Circle of Fifths and Tri-Tone Chord Substitution

There is a trick you can use to add tonal variety to the music you play. It involves substituting any dominant chord (like G7, A9, C7#9) with another dominant chord with a different root. Not just any substituted root will work, however. To make this trick work, and by that I mean sound good, you need to follow a specific rule.

The rule to making what is called a tri-tone chord substitution is, the substituting chord needs to be a dominant chord whose root is a diminished fifth above (or below) the root of your original chord.

This means if you see a G7 chord you can substitute it with a chord whose root is a diminished fifth higher than the G. In this case, that note would be a Db (D-flat). It’s called a tri-tone because the substituting chord is three whole steps higher (or lower) than the original chord. As it turns out, whether you go up or down three whole steps from any note the resulting note is the same. So, from G you’ll land on Db either way you go.

This chord substitution trick works so well because the resulting chord possesses two important notes of the original chord. These two notes are crucial to creating the right harmonic tension. In the key of C Major the G7 chord often precedes a C Major chord to produce a comfortable harmonic pattern that resolves the tension created by the G7. The movement from the tri-tone interval of the G7 to the major 3rd interval created by the C and E of the C chord produces a nice resolution. Even though the chord Db7 does not belong to the key of C Major, this chord resolves in much the same way. Both chords have a B and F (Cb=B). The diagram below shows how the notes of G7 and Db7 relate to Cmaj7.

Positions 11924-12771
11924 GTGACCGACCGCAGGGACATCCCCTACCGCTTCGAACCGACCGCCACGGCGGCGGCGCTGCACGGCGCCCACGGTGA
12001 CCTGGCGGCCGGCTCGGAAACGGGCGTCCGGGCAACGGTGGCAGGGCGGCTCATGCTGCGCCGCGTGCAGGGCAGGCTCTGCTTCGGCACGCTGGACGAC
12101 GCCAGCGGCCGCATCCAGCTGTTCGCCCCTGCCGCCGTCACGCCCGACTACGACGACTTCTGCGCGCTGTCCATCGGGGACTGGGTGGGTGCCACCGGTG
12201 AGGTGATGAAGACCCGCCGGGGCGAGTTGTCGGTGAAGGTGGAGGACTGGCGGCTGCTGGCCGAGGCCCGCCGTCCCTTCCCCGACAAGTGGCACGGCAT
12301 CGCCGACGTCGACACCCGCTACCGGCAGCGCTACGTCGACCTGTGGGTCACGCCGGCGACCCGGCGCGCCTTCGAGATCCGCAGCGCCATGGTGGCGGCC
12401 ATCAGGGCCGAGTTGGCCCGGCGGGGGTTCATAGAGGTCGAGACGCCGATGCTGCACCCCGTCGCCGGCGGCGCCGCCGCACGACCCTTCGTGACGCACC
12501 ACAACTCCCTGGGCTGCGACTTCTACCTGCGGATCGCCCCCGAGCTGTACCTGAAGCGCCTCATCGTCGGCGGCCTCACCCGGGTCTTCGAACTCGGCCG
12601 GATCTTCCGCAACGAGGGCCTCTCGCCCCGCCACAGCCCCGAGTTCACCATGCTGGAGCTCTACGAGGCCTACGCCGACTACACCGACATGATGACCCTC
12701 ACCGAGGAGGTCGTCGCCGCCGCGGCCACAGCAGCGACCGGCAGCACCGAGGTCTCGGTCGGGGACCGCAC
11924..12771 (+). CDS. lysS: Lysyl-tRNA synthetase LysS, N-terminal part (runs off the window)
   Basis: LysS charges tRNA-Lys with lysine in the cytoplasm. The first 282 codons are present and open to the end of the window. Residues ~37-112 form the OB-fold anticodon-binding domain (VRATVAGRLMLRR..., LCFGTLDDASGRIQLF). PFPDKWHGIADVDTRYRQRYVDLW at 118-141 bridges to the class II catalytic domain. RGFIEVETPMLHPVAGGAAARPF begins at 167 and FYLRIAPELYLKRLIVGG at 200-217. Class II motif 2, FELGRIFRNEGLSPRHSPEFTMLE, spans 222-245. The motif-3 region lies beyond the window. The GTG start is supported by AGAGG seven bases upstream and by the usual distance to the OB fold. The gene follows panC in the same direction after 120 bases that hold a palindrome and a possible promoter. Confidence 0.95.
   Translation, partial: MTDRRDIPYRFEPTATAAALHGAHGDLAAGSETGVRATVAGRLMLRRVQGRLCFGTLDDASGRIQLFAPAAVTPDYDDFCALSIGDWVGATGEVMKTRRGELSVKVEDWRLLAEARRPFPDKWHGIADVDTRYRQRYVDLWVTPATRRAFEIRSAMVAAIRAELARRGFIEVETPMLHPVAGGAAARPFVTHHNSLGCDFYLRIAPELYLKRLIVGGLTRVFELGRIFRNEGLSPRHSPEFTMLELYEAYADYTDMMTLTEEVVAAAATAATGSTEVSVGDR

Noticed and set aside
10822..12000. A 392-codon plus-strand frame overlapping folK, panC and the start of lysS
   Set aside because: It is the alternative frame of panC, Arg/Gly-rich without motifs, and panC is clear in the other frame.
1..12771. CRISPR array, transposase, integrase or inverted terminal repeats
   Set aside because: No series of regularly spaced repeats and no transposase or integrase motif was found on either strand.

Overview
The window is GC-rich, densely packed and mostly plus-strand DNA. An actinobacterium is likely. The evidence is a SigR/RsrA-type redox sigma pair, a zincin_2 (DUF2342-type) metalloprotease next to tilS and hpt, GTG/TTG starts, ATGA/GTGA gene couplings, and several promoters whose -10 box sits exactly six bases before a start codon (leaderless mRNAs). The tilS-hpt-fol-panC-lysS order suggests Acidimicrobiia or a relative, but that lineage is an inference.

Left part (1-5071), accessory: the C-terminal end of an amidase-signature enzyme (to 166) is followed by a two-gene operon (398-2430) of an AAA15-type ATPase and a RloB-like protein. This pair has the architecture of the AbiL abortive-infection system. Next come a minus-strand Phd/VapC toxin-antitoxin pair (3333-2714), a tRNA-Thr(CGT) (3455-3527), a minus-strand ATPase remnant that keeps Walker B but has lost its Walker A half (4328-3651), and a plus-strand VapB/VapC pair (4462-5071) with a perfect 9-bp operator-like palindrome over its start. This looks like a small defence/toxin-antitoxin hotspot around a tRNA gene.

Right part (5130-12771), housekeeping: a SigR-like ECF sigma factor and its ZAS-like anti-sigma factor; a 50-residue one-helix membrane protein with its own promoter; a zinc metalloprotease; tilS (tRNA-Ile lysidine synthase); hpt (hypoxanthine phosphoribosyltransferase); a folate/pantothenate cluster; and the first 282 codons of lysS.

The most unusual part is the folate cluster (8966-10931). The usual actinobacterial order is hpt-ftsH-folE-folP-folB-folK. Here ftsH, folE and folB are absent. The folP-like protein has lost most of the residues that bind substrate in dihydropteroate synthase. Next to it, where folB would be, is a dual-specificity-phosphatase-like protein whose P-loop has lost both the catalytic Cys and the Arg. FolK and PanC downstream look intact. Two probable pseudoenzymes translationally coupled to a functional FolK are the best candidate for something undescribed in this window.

If none of this makes any sense to you, don’t worry. I just wanted to mention the theory behind it for those who want to know. You don’t need to know any music theory if you can remember one thing. In fact, you don’t even need to remember anything if you can draw a circle and put some letters around it.

As it turns out, the diagram know as the Circle of Fifths shows you exactly what chord root to use without any thought at all. All you need to do in order to find a chord to substitute for a dominant chord is to chose the note opposite the circle from the root of your original chord.

To the left is an example showing the root of the chord you would use if you came across a G7 chord and wanted to play the appropriate substitution.In every case your substituting chords is on the opposite side of the circle. For instance when you see a C7 chord in your music, play the Gb7 instead. When you see a D7, play an Ab7.

Chord substitutions are not just for creating different sounds in you music. They are also good for when you encounter a chord you don’t know. If you don’t know the original chord, the chord that is opposite it on the circle may be familiar to you. Also, if you need to play many chords at a fast tempo, you may want to choose chords that are easy to play and close together. This substitution trick can help there too.

Happy playing!

 

 

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